How do you see relations between the power blocs evolving further?
TN: “In my opinion, from a strategic point of view, it is not wise to call China by name and explicitly say that you are developing a policy to sideline China, politically and economically. If you treat China like that, it feels attacked. There is tremendous pride in China in what they have achieved. They see themselves as the hardworking people, who have fulfilled the West’s huge appetite for consumer goods. China feels a lack of gratitude in that regard.”
“The West is not always consistent in that either. We want certain things here when it suits us, until we no longer need them and then we start denouncing it. An example is the unethical extraction of crucial raw materials for the production of batteries for electric cars. Actually, Europe is the co-cause of mistreatment, simply because of the huge demand for growth.”
“Today there is also a lot of criticism of China’s political policies as a dictatorship, but the Chinese man in the street does not feel that way. Of course, there is a system to keep everyone in line, but every Chinese is enormously proud of the homeland and what they have been able to achieve. Of course, as a government, it is easy to defend those policies when things are going well. The Chinese government realises only too well that it must remain a good-news show, which must also come across as credible to the man and woman in the street.”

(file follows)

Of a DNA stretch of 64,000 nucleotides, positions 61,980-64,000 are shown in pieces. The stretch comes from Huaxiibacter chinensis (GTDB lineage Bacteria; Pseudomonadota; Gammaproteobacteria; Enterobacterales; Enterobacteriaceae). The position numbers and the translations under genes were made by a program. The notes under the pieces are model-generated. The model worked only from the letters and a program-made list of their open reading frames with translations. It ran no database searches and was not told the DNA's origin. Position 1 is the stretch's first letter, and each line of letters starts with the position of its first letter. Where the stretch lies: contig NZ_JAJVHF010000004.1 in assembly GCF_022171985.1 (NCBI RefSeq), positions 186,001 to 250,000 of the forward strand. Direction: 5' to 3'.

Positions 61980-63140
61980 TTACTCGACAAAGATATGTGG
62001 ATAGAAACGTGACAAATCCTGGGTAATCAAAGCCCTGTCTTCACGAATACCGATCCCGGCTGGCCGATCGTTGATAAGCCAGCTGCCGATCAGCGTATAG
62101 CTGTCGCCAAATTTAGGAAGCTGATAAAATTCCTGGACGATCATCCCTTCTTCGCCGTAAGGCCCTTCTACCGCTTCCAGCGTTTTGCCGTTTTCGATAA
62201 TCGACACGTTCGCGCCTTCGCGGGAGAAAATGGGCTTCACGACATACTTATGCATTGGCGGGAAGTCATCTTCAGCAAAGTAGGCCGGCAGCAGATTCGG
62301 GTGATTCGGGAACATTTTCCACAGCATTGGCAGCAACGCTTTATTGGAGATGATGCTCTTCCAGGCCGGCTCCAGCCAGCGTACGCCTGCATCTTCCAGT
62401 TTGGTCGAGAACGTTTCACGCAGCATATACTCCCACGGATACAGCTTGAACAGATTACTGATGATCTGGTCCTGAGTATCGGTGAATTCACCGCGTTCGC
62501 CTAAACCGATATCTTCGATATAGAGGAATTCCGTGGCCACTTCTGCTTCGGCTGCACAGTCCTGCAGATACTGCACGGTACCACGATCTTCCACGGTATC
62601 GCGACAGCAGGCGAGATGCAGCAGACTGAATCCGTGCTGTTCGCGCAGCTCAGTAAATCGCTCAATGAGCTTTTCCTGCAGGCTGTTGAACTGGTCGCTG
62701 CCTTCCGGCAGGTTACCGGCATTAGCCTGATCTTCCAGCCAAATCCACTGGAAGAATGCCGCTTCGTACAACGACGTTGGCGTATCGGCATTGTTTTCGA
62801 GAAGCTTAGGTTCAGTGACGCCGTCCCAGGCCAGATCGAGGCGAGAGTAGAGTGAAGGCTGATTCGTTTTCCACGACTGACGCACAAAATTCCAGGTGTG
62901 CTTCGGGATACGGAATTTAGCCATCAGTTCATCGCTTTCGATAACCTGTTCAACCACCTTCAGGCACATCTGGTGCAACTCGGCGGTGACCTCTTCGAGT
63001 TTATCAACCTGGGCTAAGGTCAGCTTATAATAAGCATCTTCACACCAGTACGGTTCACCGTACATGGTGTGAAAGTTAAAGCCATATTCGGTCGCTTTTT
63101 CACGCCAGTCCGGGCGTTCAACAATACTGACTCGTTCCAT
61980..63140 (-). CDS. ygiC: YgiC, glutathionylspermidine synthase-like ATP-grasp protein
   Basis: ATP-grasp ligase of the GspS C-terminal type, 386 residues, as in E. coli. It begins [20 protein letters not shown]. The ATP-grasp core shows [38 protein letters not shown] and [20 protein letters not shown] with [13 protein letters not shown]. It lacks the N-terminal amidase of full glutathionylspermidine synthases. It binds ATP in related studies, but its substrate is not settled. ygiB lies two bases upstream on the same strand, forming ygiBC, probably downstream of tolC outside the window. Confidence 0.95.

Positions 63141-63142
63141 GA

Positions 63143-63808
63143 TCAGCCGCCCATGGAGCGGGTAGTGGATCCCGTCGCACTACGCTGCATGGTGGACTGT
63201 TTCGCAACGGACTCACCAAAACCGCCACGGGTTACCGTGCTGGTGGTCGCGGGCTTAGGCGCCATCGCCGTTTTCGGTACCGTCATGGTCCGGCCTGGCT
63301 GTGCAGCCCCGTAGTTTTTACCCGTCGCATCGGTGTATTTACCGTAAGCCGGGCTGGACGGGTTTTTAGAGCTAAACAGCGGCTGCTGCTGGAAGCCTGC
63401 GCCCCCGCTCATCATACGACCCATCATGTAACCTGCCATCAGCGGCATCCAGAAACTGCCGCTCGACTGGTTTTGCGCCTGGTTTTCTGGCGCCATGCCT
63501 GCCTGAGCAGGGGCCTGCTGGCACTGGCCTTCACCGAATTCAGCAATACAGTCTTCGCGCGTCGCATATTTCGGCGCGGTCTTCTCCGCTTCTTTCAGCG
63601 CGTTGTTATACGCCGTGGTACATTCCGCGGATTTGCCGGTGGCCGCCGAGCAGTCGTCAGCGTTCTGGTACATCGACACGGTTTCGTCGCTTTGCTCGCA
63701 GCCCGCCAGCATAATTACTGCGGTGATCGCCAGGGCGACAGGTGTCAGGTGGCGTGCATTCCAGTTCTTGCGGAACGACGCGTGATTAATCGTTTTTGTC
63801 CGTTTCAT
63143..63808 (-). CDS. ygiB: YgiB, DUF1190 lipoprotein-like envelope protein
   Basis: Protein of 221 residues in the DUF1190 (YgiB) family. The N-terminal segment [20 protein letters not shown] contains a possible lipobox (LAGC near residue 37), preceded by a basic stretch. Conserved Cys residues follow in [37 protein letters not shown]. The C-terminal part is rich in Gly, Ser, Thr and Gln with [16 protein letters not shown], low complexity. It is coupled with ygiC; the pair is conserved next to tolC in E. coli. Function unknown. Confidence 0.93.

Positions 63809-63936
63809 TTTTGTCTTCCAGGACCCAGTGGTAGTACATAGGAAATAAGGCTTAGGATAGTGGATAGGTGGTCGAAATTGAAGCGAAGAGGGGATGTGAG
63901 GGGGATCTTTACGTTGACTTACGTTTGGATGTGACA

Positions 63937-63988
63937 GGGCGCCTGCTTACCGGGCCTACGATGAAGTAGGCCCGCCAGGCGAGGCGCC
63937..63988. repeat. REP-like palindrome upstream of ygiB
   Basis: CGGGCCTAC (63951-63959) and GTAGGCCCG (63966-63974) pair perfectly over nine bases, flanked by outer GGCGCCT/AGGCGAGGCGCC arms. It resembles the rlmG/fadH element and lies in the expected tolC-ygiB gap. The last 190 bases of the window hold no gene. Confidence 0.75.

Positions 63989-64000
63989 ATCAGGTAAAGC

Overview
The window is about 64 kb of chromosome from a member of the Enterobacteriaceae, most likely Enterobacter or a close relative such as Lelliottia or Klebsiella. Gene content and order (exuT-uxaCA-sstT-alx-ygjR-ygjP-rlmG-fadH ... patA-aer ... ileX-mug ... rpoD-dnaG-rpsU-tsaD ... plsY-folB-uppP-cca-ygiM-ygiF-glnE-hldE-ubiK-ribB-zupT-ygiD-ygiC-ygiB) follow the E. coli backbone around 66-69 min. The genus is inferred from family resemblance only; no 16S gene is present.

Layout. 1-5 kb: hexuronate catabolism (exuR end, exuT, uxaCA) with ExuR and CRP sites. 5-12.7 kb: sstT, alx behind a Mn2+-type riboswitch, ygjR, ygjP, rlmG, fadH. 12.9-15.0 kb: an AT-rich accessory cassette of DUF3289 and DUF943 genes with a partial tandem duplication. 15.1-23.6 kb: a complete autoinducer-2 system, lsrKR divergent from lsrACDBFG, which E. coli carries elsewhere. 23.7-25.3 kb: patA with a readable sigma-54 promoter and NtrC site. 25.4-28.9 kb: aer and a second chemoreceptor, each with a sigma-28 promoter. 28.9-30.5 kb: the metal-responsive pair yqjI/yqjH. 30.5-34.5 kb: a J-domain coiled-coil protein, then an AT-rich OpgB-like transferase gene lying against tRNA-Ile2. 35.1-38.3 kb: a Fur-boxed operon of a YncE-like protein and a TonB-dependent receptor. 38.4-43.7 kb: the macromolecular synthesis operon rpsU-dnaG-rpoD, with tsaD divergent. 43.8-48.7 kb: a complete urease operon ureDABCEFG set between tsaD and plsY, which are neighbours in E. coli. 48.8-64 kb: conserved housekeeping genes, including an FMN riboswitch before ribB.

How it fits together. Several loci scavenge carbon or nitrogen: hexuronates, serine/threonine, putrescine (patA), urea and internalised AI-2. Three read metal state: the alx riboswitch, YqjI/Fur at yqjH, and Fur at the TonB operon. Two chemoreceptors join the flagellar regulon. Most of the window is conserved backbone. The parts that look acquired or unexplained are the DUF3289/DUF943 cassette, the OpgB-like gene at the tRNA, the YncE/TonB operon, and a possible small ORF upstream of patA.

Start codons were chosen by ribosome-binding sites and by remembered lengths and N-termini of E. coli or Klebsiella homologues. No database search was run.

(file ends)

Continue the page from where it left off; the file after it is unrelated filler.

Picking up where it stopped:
What if things stop going well in China?
TN: “Sooner or later, China will then have to open up more to foreign countries anyway, and it actually has to do that right from its studies. Today, Chinese universities are already strongly committed to attracting students from the non-Western world. It would be wise of China to open the door to the West again. That is not the case now and there are few expatriates in China and few students from the West. It would be dangerous to become disconnected and alienated.”
How do you view China’s relationship with Russia?
TN: “With a fancy word it is pragmatism, with an ugly word it is opportunism. The close relationship with Russia is also motivated by China’s need for energy to keep its entire production apparatus running. Those needs are huge, so if an opportunity arises to meet them, they respond. By the way, today you also see huge sales of Chinese e-cars in Russia, because the West has introduced sanctions on car trade with Russia.”
“In dossiers like that, China does know how to bend things to its will very skilfully. Another great example is a possible alternative in Nicaragua to the Panama Canal. Officially, China was never involved in that story, but China did support Nicaragua behind the scenes, to put pressure on Panama. Indeed, Panama was one of the countries that officially recognised Taiwan. At some point, a senior Chinese official travelled to Panama, after which Panama revised its official position and confirmed that Taiwan was indeed a province of China. Afterwards, nothing was ever heard of a possible alternative in Nicaragua to the Panama Canal.”
Will China ever attack Taiwan?
TN: “China is not a belligerent nation. They will keep the pressure very high on Taiwan and push the edge of what is acceptable, but I don’t think it will come to an attack. However, they do need to stop stigmatising China too much, because that too could contribute to an escalation.”